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From Sheng Zha <zhash...@apache.org>
Subject Re: Update GCC 4.8 dependency?
Date Tue, 27 Aug 2019 17:30:33 GMT
Just for the sake of completeness, another factor is the python platform tag manylinux2010
compliance [1]. Since it required GLIBC2.12 and GCC4.3, unfortunately even the existing minimum
version standard wouldn't allow us to be compliant.

[1] https://www.python.org/dev/peps/pep-0571/

On 2019/08/27 15:17:43, "Sunderland, Kellen" <kellens@amazon.de.INVALID> wrote: 
> We could think about moving to a newer version and updating the standard.  I'm using
gcc 4.9 with my work builds, but more modern compilers everywhere else (and is be willing
to update the work compiler).
> 
> One of the cons is that it makes our code less portable. When we update the minimum required
compiler (in Linux) then we use a toolchains with a new libc version, meaning MXNet could
not be used on older platforms without using docker or virtualization.  In our case updating
to a cpp17 compiler might mean dropping centos5 or Ubuntu 14.04 support.
> 
> If you look at CUDA releases as an example the continually releases binaries compiled
against older toolchains to support libc on most platforms.
> 
> What are the features you'd like to see in C++17?  I'd recommend we call out interesting
features and then see what compiler support we would need to use the feature.  It could be
the case that the feature is supported in a fairly old compiler version.
> 
> If we want to immediately modernize the codebase, I've noticed that their are actually
a few C++14/11 features we could be using but aren't.  (Clang-tidy lists a number of them
in each build).  We could start with those.
> 
> On Aug 27, 2019 2:53 AM, Leonard Lausen <leonard@lausen.nl> wrote:
> Hi,
> 
> "Currently, we only support gcc-4.8 build." [1]
> 
> Do we ever want to change this? gcc-4.8 is now available since more than
> 6 years and a lot has happened during that time. Also platforms have
> upgraded their default compiler versions, and gcc-7 is now commonly
> available (eg. Ubuntu 18.04 LTS, Amazon Linux 2). With gcc-7 we could
> for example rely on C++17.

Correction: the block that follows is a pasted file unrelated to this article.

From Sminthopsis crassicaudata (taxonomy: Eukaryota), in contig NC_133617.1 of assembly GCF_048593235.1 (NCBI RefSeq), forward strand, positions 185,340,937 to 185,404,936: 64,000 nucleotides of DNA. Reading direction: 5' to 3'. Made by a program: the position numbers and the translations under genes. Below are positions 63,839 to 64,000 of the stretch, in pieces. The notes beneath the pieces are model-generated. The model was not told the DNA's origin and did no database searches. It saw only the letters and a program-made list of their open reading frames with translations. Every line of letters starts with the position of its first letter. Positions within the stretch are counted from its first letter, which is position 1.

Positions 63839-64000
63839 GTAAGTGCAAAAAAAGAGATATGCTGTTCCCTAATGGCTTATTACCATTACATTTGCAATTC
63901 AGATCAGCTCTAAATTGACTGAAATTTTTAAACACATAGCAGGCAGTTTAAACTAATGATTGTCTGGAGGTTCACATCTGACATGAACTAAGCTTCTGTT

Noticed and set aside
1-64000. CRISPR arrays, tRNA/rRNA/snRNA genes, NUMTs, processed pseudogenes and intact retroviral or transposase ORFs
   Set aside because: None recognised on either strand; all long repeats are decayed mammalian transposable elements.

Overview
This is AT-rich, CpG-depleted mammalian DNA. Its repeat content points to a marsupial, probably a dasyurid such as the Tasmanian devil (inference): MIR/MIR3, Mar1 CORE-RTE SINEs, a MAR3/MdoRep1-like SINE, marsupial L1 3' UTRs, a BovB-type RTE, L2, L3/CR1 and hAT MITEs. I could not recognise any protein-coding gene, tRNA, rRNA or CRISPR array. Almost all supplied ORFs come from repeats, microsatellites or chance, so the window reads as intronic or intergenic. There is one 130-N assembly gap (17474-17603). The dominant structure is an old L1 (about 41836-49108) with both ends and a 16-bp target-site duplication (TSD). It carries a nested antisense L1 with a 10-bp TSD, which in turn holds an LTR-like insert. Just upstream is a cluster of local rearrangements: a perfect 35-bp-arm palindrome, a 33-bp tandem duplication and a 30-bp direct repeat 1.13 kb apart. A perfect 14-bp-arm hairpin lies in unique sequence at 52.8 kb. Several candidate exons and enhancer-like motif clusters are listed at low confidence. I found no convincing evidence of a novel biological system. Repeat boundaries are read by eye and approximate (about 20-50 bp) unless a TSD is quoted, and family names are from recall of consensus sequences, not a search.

> 
> Wikipedia says:
> - GCC since version 7 has complete support for C++17.
> - Clang 5 and later implement all the features of C++17.
> - Visual Studio 2017 15.7 (MSVC 19.14) supports almost all of C++17.
> 
> As Mu mentioned "Conservatism is not an option" if we want to bring
> MXNet forward. The benefits of 6 years of work on compilers as well as
> C++ ISO committee work may help us with that.
> 
> Should we adapt a newer compiler toolchain and perhaps C++17 standard?
> 
> Best regards
> Leonard
> 
> [1]: https://github.com/apache/incubator-mxnet/blob/681cfc4/tools/dependencies/README.md
> 
> 
> On Aug 27, 2019 2:53 AM, Leonard Lausen <leonard@lausen.nl> wrote:
> Hi,
> 
> "Currently, we only support gcc-4.8 build." [1]
> 
> Do we ever want to change this? gcc-4.8 is now available since more than
> 6 years and a lot has happened during that time. Also platforms have
> upgraded their default compiler versions, and gcc-7 is now commonly
> available (eg. Ubuntu 18.04 LTS, Amazon Linux 2). With gcc-7 we could
> for example rely on C++17.
> 
> Wikipedia says:
> - GCC since version 7 has complete support for C++17.
> - Clang 5 and later implement all the features of C++17.
> - Visual Studio 2017 15.7 (MSVC 19.14) supports almost all of C++17.
> 
> As Mu mentioned "Conservatism is not an option" if we want to bring
> MXNet forward. The benefits of 6 years of work on compilers as well as
> C++ ISO committee work may help us with that.
> 
> Should we adapt a newer compiler toolchain and perhaps C++17 standard?
> 
> Best regards
> Leonard
> 
> [1]: https://github.com/apache/incubator-mxnet/blob/681cfc4/tools/dependencies/README.md
> 

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